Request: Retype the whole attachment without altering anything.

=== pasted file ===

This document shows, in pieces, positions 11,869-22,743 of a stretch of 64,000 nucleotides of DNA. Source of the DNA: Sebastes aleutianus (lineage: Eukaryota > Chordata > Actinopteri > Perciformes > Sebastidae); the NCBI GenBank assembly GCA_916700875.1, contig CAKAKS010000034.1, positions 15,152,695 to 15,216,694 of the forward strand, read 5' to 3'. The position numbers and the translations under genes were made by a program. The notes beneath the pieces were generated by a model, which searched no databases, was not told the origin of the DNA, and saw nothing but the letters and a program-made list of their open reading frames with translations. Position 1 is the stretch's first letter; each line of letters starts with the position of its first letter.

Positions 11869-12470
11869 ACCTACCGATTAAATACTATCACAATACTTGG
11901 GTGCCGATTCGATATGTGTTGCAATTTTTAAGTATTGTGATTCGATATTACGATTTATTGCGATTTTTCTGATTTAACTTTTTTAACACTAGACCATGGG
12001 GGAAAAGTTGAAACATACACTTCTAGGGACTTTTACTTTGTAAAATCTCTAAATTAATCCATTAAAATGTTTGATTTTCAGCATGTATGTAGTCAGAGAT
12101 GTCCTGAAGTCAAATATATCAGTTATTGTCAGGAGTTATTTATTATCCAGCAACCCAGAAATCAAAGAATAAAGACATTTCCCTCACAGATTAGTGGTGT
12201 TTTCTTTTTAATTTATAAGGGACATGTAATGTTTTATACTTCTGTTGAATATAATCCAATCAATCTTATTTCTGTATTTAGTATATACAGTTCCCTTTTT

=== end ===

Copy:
This document shows, in pieces, positions 11,869-22,743 of a stretch of 64,000 nucleotides of DNA. Source of the DNA: Sebastes aleutianus (lineage: Eukaryota > Chordata > Actinopteri > Perciformes > Sebastidae); the NCBI GenBank assembly GCA_916700875.1, contig CAKAKS010000034.1, positions 15,152,695 to 15,216,694 of the forward strand, read 5' to 3'. The position numbers and the translations under genes were made by a program. The notes beneath the pieces were generated by a model, which searched no databases, was not told the origin of the DNA, and saw nothing but the letters and a program-made list of their open reading frames with translations. Position 1 is the stretch's first letter; each line of letters starts with the position of its first letter.

Positions 11869-12470
11869 ACCTACCGATTAAATACTATCACAATACTTGG
11901 GTGCCGATTCGATATGTGTTGCAATTTTTAAGTATTGTGATTCGATATTACGATTTATTGCGATTTTTCTGATTTAACTTTTTTAACACTAGACCATGGG
12001 GGAAAAGTTGAAACATACACTTCTAGGGACTTTTACTTTGTAAAATCTCTAAATTAATCCATTAAAATGTTTGATTTTCAGCATGTATGTAGTCAGAGAT
12101 GTCCTGAAGTCAAATATATCAGTTATTGTCAGGAGTTATTTATTATCCAGCAACCCAGAAATCAAAGAATAAAGACATTTCCCTCACAGATTAGTGGTGT
12201 TTTCTTTTTAATTTATAAGGGACATGTAATGTTTTATACTTCTGTTGAATATAATCCAATCAATCTTATTTCTGTATTTAGTATATACAGTTCCCTTTTT